And you thought we were joking about the Octopus threat?
Earlier this month we read about an octopus off the South Coast that mugged an innocent diver and took his valuable new camera. The news flashed around the world and everyone had a bit of a chuckle at the diver’s expense.
Not so fast, laughing boys (and girls).
It turns out that this is but the latest episode in a long history of criminal behaviour by the city’s cephalopod citizenry.
We need only look at another, earlier encounter between a Wellingtonian and a rogue octopus to prove the point. An encounter that, just like our earlier story made world headlines… but back in 1888.
Read on, after the jump.
Appearing in the New York Times in December 1888 (reprinted from the Pall Mall Gazette, a forerunner of London’s Evening Standard) is this eerily familiar story:
A man named Alexander McGovan, engaged in the Wellington (New Zealand) harbor improvement works, […] went down in his diving dress for the purpose of setting some large blocks under the water in which piles had previously been driven. As McGovan was in the act of placing one of the blocks, he was seized by an enormous octopus.
The report goes on to detail the terrible struggle between McGovan and the giant octopus (which later turned out to have tentacles over two and a half metres long). The diver found that “the more he fought with the octopus the more he found that it was useless, as its grip became stronger”.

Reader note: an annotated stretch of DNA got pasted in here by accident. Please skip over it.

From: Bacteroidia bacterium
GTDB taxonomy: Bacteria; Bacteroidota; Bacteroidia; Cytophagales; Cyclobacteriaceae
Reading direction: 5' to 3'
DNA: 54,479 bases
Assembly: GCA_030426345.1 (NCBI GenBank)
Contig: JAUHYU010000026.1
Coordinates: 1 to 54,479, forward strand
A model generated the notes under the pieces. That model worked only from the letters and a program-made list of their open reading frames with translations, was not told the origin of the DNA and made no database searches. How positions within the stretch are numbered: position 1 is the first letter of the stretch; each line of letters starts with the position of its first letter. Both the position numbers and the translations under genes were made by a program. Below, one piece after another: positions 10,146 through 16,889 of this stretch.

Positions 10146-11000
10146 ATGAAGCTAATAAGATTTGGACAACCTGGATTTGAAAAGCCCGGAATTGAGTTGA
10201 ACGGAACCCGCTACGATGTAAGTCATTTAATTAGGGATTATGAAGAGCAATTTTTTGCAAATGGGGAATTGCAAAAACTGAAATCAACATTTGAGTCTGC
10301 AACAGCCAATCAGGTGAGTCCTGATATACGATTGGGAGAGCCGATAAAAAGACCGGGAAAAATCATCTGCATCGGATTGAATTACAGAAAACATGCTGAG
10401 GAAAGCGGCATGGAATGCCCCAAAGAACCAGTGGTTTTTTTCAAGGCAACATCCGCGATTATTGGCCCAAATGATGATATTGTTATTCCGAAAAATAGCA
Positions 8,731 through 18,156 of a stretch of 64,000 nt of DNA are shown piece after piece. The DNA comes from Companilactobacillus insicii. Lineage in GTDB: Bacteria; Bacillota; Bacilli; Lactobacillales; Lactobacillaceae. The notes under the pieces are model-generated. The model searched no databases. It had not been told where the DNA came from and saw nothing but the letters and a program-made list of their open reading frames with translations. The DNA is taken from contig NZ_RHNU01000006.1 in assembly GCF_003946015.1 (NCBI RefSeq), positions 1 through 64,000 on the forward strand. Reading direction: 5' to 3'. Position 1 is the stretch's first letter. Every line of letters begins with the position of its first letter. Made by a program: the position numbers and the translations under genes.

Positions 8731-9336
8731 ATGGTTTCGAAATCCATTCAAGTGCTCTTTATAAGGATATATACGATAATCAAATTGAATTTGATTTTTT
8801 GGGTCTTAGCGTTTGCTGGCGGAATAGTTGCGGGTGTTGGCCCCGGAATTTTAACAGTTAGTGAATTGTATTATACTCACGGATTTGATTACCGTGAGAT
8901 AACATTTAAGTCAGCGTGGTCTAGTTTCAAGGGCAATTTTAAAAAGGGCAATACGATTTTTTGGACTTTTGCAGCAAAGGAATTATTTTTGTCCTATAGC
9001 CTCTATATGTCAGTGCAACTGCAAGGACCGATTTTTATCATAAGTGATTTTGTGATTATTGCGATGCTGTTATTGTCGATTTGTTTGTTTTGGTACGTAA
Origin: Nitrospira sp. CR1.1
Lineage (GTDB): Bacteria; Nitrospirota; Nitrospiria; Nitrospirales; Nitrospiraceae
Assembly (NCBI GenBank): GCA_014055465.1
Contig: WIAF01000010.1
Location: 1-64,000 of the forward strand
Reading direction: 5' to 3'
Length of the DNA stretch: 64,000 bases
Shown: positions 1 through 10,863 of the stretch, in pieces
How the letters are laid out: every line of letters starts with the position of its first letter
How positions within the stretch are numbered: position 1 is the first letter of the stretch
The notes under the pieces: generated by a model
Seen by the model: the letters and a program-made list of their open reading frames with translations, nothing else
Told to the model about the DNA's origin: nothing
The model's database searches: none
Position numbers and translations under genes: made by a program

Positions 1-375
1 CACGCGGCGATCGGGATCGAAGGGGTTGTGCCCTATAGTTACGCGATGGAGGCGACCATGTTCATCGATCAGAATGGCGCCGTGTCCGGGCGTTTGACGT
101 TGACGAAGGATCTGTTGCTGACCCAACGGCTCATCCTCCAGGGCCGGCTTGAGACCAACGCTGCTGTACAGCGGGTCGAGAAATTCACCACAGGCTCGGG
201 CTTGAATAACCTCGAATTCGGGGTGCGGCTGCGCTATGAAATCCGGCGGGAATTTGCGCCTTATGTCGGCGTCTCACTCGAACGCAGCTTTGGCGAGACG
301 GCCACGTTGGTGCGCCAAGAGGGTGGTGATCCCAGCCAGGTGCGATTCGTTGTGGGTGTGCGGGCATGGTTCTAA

It was only when McGovan stopped struggling, and submitted himself to the tentacular embrace of the hyper-aggressive octopod, that he was eventually able to get his workmates to haul him out of the water.
So there we have it. Assault. Larceny. Graffiti. Tentacles. They’re bad. Very bad.
In fact, they’re probably out there now, plotting how to get the garage doors open all along The Esplanade so they can steal some cars and go cruising for more humans to measure their tentacles against… or worse.
Something Must Be Done.
And in the meantime we have to conclude that, while it’s a terrible thing to judge an entire species on just a few bad apples, it’s clear that the only good octopus is the one on your plate.
In tasty, tasty, little pieces.